Collection Finding Our Place in the Cosmos: From Galileo to Sagan and Beyond


Collection Finding Our Place in the Cosmos: From Galileo to Sagan and Beyond

Within the 1940s and 50s reports of «flying saucers» became an American cultural phenomena. Sightings of strange objects in the sky became the raw materials for Hollywood to provide visions of potential threats. Posters for films, like Earth vs. the Flying Saucers from 1956 illustrate these fears. Connected to ongoing ideas about life on the Moon, the canals on Mars, and ideas about Martian Civilizations, flying saucers have started to represent the hopes and fears for the world that is modern.

Are these alleged visitors from other worlds benevolent and peaceful or would they attack and destroy humanity? The destructive power of the bomb that is atomic into question the progressive potential of technology. Concern with the options for destruction within the Cold War-era proved ground that is fertile terrestrial anxieties to manifest visions of flying saucers and visitors from other worlds who may be hidden in our midst in plain sight.

Aliens in our midst and Fears for the Other

If UFOs were visiting our society, where were these extraterrestrials? Could they be hidden among us? Comic books and television illustrates the way the possibility of best college writing services extraterrestrial visitors reflected anxieties of this era.

The 1962 comic you can find Martians in our midst, from Amazing Fantasy #15, illustrates the way concern about extraterrestrials could reflect Cold War anxieties. Within the comic, a search party gathers around a landed alien craft, however it will find no sign of alien beings. Radio announcers warn those nearby to remain indoors. The action shifts to a husband and wife as he prepares to go out of their home despite a television announcer’s warning to keep indoors. While he waves goodbye he reminds his wife to remain inside. The wife however chooses to slip off to the store and is attacked and dragged off. The husband returns home and finding it runs that are empty the phone in a panic. In a twist, the anxious husband reveals that he and his wife are the Martians.

Driving a car that there can be alien enemies in fears of soviets to our midst resonates and communists through the McCarthy era. Ultimately, in this story, the humans are those who accost and capture the woman that is alien. The shift in perspective puts the humans in the position regarding the monsters.

UFOs as Contemporary Folklore

Apart from depictions of UFOs in media, UFOs may also be section of American folk culture. Ideas of aliens and flying saucers are a part associated with mythology of America. You can find documentation of these forms of experiences in folk life collections. An interview with Howard Miller about hunting and hound dogs, collected as part of Tending the Commons: Folklife and Landscape in Southern West Virginia collection, documents a person’s knowledge about a UFO that is potential sighting.

In A mysterious light, a segment of an ethnographic interview, Miller describes a strange light he saw once while hunting together with his dogs in 1966 «All at once it had been daylight, and I looked up to see just what happened. There clearly was a light about this big, going up, drifting within the hill. It just faded out when I looked and seen. I’ve been in the Marines, and understand what airplane lights appear to be, plus it was too large for that.» When asked it was he offered, «I’m not sure what it was» but went on to spell out, «If there is such a thing as a UFO that is what that was. if he knew what» This light that is unexplained a walk in the woods is typical of numerous stories of those forms of encounters. It is not only the media that tells stories and represents these kinds of ideas, documentation of this experiences and stories Americans tell one another is similarly important for understanding and interpreting what UFOs supposed to 20th century America.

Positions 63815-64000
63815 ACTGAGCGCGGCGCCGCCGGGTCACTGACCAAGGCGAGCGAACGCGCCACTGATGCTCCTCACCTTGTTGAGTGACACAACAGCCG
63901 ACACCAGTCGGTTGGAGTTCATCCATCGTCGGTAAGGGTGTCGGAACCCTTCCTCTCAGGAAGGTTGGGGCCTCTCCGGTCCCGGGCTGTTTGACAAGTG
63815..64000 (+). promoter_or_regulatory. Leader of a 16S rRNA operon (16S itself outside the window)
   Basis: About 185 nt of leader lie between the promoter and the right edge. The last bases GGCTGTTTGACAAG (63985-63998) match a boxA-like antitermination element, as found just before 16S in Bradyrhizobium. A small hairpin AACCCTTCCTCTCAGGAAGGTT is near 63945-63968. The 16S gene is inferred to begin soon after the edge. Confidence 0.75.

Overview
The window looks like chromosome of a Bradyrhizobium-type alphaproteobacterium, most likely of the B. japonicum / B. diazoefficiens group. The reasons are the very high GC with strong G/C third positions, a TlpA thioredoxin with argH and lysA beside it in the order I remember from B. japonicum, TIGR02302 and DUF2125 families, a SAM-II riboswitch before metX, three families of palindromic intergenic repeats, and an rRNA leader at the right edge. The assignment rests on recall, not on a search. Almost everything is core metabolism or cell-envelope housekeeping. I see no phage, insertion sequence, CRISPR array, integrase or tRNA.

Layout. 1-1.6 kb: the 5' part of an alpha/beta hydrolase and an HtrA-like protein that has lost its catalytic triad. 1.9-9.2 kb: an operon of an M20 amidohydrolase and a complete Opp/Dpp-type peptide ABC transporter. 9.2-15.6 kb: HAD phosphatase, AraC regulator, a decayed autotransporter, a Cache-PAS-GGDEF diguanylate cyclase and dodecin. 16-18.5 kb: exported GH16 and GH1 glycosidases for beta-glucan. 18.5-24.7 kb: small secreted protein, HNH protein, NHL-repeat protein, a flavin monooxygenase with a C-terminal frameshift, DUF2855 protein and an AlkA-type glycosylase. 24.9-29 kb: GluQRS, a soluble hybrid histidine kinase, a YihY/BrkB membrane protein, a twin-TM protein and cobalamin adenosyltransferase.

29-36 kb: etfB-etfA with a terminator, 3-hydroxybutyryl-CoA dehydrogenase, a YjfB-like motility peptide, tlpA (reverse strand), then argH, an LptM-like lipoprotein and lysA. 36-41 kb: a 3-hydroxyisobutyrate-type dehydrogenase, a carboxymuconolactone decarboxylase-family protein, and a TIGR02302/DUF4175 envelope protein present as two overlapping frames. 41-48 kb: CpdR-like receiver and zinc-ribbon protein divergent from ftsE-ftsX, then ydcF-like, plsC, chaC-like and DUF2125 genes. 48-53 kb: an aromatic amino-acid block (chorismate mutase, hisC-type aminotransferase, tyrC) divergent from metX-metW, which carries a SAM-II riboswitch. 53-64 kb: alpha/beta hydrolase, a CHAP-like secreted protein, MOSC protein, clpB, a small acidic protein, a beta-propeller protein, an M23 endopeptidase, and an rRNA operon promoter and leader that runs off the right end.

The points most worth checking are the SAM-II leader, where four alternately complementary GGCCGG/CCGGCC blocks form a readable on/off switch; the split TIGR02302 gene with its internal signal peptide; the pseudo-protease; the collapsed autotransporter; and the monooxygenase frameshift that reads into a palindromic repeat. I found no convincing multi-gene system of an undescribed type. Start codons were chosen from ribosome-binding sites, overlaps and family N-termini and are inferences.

Scientists and astronomers express varying quantities of enthusiasm when it comes to possibility of intelligent life within the universe. However, scientists generally dismiss the basic idea that you will find aliens visiting Earth. In Pale Blue Dot: A Vision associated with the Human Future in Space, Carl Sagan reviews the options of alien visitors to Earth, and shows that there is certainly reason that is good be skeptical of them. Most of Sagan’s work focuses on debunking folk stories and beliefs and tries to encourage more rigorous and skeptical thought. He similarly discussed criticism of beliefs in alien visitors in the earlier book, Demon Haunted World: Science as a Candle at nighttime.

This zealous criticism of belief in UFOs from Sagan, who had been well known for his speculative ideas concerning the possibility of alien civilizations, might seem to be a contradiction. Sagan himself had even speculated on the probabilities of visits by ancient aliens in the essay from the early 60s Direct Contact among Galactic Civilizations by Relativistic Interstellar Spaceflight.

How do we reconcile Sagan the skeptic with the imaginative Sagan? Definately not a contradiction, these two components of Sagan’s perspective offer a framework for understanding him while the interchange between myth and science about life on other worlds. Skepticism and speculative imagination come together as two halves associated with whole. It really is important to entertain and explore new ideas, however strange, while during the same time testing and evaluating the validity of those ideas.